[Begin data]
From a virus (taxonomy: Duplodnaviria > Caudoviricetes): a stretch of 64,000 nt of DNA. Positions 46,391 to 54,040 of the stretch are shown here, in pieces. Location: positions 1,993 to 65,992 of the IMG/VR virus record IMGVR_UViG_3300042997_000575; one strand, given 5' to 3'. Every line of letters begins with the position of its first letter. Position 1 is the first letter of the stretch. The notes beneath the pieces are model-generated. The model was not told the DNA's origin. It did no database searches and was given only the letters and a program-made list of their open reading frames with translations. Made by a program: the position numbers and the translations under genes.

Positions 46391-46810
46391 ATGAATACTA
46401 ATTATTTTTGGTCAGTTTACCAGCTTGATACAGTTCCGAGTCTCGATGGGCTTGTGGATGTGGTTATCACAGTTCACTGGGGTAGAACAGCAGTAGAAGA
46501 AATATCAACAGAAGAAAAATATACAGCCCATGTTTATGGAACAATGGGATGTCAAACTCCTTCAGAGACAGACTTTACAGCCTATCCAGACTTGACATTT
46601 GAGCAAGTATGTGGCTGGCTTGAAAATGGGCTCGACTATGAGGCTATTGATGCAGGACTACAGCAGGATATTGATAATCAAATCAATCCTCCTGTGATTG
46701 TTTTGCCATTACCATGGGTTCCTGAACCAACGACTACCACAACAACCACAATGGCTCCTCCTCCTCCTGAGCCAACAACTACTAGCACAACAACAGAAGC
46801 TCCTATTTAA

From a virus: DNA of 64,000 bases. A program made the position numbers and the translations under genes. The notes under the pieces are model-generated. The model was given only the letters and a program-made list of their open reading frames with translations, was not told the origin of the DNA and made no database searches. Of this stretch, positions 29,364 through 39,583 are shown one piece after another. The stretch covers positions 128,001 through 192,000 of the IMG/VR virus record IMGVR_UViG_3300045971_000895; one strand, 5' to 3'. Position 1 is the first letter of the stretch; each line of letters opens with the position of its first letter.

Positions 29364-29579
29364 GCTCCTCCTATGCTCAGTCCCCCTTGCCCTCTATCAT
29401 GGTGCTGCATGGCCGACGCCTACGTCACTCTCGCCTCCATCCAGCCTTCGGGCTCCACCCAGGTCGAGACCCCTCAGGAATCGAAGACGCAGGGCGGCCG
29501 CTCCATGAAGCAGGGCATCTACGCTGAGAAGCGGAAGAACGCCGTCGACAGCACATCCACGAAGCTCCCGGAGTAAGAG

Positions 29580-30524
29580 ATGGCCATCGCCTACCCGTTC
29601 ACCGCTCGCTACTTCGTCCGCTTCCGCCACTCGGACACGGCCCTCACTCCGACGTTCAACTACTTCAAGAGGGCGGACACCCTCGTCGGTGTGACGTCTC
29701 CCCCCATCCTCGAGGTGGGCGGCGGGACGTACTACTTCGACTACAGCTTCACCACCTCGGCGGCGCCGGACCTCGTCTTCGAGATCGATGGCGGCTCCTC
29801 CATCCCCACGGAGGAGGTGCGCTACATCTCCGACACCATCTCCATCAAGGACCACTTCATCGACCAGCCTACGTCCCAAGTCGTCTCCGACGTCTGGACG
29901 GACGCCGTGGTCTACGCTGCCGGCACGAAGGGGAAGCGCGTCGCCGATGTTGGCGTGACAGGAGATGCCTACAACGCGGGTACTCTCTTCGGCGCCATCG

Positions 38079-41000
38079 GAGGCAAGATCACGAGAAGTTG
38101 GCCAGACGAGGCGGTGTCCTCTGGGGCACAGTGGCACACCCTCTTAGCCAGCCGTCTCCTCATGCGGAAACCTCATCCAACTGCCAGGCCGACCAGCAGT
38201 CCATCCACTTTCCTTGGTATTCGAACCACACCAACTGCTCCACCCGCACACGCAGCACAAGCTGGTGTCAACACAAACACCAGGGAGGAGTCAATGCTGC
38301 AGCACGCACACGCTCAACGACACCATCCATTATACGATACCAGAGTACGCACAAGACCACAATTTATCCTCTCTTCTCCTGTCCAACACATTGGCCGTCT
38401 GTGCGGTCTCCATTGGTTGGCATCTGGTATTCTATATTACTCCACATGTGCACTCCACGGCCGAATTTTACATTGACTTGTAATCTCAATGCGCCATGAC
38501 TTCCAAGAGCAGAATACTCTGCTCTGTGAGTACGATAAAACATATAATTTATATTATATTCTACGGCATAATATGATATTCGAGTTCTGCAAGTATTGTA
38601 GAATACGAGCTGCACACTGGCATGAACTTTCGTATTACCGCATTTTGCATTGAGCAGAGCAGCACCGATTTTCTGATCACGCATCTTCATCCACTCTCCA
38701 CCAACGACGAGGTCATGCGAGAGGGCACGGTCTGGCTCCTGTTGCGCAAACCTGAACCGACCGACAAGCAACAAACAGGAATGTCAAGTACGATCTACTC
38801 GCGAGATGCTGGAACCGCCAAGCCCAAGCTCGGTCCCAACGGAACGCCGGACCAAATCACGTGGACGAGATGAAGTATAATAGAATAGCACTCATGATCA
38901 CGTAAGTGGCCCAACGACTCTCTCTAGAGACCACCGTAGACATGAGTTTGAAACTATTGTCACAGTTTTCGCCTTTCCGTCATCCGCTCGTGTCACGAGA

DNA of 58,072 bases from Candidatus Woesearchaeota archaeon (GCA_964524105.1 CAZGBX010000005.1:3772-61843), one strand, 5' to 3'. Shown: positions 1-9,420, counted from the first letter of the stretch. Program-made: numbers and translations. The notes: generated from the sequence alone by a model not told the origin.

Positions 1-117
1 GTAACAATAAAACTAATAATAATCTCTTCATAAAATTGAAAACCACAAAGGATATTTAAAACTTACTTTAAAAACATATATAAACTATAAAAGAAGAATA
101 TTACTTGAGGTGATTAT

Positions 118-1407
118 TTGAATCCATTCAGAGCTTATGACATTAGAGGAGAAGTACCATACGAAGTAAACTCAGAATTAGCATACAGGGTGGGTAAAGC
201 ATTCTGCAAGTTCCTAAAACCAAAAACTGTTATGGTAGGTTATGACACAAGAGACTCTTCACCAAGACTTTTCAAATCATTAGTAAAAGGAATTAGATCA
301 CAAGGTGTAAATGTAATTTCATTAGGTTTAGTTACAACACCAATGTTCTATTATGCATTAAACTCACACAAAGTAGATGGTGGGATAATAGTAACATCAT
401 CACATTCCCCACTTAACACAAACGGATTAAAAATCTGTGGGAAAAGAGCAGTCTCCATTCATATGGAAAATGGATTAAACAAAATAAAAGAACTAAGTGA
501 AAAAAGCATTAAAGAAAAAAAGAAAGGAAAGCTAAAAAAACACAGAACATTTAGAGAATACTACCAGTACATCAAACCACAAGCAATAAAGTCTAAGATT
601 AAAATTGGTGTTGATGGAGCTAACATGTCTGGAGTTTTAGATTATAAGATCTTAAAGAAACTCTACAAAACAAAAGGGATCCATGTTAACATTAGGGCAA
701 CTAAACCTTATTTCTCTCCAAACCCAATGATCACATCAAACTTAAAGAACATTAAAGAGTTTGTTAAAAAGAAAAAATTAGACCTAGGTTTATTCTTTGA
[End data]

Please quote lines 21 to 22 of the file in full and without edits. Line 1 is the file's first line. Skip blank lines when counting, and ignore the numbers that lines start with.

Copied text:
38079 GAGGCAAGATCACGAGAAGTTG
38101 GCCAGACGAGGCGGTGTCCTCTGGGGCACAGTGGCACACCCTCTTAGCCAGCCGTCTCCTCATGCGGAAACCTCATCCAACTGCCAGGCCGACCAGCAGT